With regard to the industrial sector, the focus has been on the economic complementarity between the two countries, whose success is the Mexican automotive industry, where Japan provides significant inputs and significant investment flows, while Mexico provides highly skilled human capital and a region that serves as a platform for global exports. On 21 February 2011, Japan and Mexico held the sixth meeting of their joint committee. The Deputy Ministers confirmed the conclusion of consultations aimed at improving market access for agricultural products and accelerating tariff reductions for certain industrial products. They also agreed to introduce new disciplines into the EPA. The protocol amending the Economic Partnership Agreement between Mexico and Japan was signed in Mexico City on 22 September 2011. The agreement between Japan and the Mexican United States to strengthen the economic partnership came into force on April 1, 2005. Already in 1999, Japan established a committee for closer economic relations between Japan and Mexico as part of the Japan Trade Organization. The body published a report in 2000 concluding that a free trade agreement would be an effective way to strengthen economic ties between the two countries. On 5 June 2001, the President of Mexico and the Japanese Prime Minister established a bilateral commission composed of academics and members of the public and private sectors. The Japan-Mexico Joint Task Force on Strengthening Bilateral Economic Relations examines and studies measures to strengthen Japan-Mexico trade and investment relations and to explore the appropriateness of a free trade agreement between the two countries. The meetings were held seven times. [T]he trade and investment liberalization and free movement of people for trade between Japan and Mexico are a trade liberalization.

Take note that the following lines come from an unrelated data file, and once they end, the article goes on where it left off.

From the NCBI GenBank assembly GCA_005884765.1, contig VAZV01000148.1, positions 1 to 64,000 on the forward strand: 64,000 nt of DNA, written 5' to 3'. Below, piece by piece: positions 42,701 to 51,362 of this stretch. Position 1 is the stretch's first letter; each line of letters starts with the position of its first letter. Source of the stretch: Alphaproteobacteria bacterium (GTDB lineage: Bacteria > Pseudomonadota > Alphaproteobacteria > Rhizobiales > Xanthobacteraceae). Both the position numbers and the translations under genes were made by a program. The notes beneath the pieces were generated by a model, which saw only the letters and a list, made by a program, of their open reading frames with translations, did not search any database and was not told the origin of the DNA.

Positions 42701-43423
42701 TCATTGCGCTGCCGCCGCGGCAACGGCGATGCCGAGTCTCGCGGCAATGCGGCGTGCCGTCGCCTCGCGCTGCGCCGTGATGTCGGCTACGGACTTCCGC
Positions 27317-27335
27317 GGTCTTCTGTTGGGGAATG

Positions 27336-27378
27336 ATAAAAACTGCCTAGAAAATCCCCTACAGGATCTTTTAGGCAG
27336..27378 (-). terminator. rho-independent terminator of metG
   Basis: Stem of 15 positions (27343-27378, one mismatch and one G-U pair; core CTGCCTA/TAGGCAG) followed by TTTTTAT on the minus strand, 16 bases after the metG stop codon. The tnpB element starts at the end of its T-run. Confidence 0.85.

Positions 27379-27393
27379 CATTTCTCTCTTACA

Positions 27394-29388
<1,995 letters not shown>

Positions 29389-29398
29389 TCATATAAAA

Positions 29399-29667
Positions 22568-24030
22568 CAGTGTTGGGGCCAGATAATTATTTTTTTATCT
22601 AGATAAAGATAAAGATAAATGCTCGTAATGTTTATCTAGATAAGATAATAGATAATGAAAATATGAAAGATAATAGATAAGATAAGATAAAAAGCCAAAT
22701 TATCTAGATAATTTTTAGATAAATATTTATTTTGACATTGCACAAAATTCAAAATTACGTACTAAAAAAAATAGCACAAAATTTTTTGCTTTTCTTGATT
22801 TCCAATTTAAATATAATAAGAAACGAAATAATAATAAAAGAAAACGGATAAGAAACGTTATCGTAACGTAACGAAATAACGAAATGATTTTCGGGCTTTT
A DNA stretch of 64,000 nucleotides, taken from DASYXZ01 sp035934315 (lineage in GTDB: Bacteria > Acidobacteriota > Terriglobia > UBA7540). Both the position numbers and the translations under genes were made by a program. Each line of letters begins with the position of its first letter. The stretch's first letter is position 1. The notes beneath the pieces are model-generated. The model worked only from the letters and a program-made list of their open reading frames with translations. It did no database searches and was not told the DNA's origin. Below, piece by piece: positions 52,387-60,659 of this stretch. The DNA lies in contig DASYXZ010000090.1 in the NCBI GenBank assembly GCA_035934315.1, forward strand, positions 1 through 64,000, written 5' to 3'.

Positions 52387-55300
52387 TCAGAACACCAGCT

The agreement also aims to promote a comprehensive economic partnership including competition policy measures, improving the business environment and bilateral cooperation in areas such as vocational education and training and support for small and medium-sized enterprises. The agreement helps to strengthen the economic complementarity between Japan and Mexico and thus strengthen bilateral economic relations. Following the collapse of the World Trade ORGANIZATION (WTO) Ministerial Conference in Cancun, the lack of progress on the Doha Agenda and the relative explosion of bilateral free trade agreements negotiated around the world, Japan has reviewed its trade strategies and policies and has for the first time expressed its intention to pursue bilateral and multilateral trade agreements.